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Israeli startup says it has edited cannabis plant gene to resist fungus

CanBreed says this is the first time a commercial company has managed to gene-edit cannabis using CRISPR technology; hopes to create and sell sturdier cannabis seeds

Shoshanna Solomon is The Times of Israel's Startups and Business reporter

Israeli startup CanBreed has used gene editing technology make the cannabis plant resistant to powdery mildew, a fungus that can be deadly for the plant (Courtesy).
Israeli startup CanBreed has used gene editing technology make the cannabis plant resistant to powdery mildew, a fungus that can be deadly for the plant (Courtesy).

Israeli startup CanBreed said it has used gene editing technology to alter a gene in the cannabis plant to make the plant resistant to powdery mildew, a fungus that can be deadly for the plant.

CanBreed said that to the best of its knowledge, this is the first time a commercial company has managed to perform genome editing on a cannabis plant. The editing was done using CRISPR-Cas9 gene editing technology.

“It is very hard” to use the CRISPR technology on the cannabis plant, said Ido Margalit, CanBreed’s CEO, in a phone interview. Through the use of the technology, the startup’s R&D team, composed of geneticists, molecular biologists and agronomists, edited a gene that expresses a protein responsible for creating sensitivity to powdery mildew infection, he said.

By editing the gene, the protein is not expressed, he explained, potentially resulting in a powdery mildew-resistant plant. Now the startup has to prove that these gene-edited plants are in fact resistant to the fungus, he said, and will do so working together with scientists at the Hebrew University of Jerusalem.

Ido Margalit, the CEO of CanBreed (Courtesy)

The company aims to create and then sell cannabis seeds that have the powdery mildew resistance trait, and hopefully use the same technology to edit additional genes to enhance other traits in the plant.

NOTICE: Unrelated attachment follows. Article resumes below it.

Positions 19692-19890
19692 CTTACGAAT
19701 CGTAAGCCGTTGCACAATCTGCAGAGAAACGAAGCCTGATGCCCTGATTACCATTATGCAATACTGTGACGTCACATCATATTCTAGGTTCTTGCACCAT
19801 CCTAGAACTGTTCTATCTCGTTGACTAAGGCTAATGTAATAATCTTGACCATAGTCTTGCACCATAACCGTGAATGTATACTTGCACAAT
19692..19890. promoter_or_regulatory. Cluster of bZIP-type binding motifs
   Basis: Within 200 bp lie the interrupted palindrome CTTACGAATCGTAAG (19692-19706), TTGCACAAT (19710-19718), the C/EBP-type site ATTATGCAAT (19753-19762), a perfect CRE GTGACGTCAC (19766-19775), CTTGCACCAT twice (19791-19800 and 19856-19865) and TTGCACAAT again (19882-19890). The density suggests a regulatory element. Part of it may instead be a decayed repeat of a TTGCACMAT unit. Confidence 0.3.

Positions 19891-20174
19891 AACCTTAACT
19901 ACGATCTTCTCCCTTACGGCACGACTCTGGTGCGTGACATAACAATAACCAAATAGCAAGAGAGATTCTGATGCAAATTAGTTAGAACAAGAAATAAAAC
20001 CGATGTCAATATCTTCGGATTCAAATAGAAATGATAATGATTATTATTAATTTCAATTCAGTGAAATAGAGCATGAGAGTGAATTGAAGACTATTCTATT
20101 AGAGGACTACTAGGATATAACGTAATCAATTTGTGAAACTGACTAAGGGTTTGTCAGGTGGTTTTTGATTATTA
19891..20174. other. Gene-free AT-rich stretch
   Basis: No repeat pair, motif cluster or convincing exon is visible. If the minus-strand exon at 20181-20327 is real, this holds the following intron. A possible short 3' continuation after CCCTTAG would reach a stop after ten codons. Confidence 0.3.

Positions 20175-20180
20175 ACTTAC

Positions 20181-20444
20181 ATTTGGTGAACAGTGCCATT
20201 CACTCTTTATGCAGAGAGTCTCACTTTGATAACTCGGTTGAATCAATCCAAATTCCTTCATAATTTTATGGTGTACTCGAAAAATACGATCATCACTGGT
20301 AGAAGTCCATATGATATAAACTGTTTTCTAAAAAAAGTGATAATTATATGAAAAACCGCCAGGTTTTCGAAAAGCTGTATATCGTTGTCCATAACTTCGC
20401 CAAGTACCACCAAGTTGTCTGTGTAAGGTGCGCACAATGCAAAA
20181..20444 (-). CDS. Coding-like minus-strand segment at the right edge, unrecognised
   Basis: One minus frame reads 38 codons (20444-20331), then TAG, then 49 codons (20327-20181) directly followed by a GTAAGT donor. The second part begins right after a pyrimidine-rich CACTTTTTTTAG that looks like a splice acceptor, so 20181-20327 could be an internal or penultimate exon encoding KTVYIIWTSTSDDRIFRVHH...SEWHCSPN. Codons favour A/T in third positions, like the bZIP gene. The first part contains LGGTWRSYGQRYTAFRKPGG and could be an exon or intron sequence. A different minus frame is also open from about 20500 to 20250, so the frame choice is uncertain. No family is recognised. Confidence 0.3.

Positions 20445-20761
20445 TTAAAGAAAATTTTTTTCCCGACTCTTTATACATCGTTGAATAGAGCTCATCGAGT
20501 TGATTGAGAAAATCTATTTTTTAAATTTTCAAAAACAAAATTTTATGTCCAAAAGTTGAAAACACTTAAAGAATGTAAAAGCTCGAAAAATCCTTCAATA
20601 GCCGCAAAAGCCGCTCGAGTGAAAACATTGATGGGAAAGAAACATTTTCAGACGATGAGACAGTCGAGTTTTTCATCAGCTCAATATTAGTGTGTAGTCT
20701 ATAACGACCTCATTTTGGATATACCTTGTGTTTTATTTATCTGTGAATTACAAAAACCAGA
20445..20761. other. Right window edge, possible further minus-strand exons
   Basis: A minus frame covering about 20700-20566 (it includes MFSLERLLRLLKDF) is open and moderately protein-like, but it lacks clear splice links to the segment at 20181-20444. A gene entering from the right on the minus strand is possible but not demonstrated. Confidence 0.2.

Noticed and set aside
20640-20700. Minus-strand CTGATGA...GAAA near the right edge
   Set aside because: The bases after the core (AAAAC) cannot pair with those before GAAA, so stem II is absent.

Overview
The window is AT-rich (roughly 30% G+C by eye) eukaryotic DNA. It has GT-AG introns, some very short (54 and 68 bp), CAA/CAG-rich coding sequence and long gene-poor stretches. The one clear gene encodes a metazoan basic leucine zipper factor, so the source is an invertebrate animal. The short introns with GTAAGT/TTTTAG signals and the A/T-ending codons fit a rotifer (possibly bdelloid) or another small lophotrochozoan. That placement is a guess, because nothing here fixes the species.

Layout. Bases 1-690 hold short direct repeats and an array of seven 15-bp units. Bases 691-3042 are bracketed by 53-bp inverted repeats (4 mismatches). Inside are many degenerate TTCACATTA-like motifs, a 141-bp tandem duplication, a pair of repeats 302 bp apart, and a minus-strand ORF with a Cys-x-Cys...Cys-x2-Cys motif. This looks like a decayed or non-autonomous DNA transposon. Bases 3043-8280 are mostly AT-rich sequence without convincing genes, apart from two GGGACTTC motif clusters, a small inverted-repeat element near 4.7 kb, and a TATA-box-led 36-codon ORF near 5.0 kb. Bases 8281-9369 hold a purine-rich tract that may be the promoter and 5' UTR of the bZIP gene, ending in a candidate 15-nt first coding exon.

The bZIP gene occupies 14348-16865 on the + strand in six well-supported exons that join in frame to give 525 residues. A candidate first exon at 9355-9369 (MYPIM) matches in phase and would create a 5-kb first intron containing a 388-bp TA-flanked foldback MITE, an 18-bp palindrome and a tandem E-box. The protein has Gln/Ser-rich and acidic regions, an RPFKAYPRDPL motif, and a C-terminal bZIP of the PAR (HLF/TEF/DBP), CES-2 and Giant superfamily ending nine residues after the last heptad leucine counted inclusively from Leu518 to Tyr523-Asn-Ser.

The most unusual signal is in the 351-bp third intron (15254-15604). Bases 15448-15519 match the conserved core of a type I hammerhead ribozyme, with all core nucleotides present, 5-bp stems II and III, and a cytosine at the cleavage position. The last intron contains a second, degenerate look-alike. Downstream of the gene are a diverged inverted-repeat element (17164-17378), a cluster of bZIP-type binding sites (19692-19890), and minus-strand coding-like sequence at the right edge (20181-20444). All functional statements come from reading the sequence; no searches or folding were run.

“By the end of 2021 we hope to have the first powdery mildew-resistant cannabis seeds for commercial sale,” Margalit said, adding that the firm’s “extraordinary achievement” could “change the face of cannabis cultivation in Israel and around the world,” by helping cultivators develop uniform and more resistant cannabis plants, paving the way to the “standardization of the industry.”

The company has patented the gene the confers the resistance to powdery mildew and has applied for “many other patents that confer important agronomical traits in cannabis,” he said.

CanBreed hopes that its cannabis seeds will allow growers to cultivate uniform plants in an efficient and repetitive manner, thus enabling cannabis cultivation practices that compare with those of other commodity crops such as tomatoes and wheat. Since cannabis is a medical plant, standardization and uniformity are required, and that can be attained by growing cannabis from stable seeds.

Powdery mildew is a fungus that attacks a wide range of plants, and without proper treatment it can kill the plant, reducing important crop yields. Infected plants display white powdery spots on the leaves and stems. Because cannabis is used for medical purposes, cultivators are not allowed to use fungicides, Margalit explained.

The firm said in August said that it had reached a licensing agreement to use CRISPR-Cas9 gene editing technology from Corteva Agriscience and the Broad Institute of MIT and Harvard, which hold the rights to the technology.

CanBreed, based in Givat Chen, Israel, was founded in 2017 by Margalit and Tal Sherman.

Margalit is an agronomist with an MSc in the Management of Technology from the Polytechnic Institute of NYU. He has over 20 years of experience in the Israeli life science industry, and is a former business development manager at Syngenta Seeds. His co-founder Sherman is a plant scientist with MSc and PhD degrees in Plant Science from Tel Aviv University in Israel. Sherman is an expert in molecular biology and plant physiology, and has extensive R&D and plant-breeding management experience as the Stress Project Manager at Syngenta Seeds.

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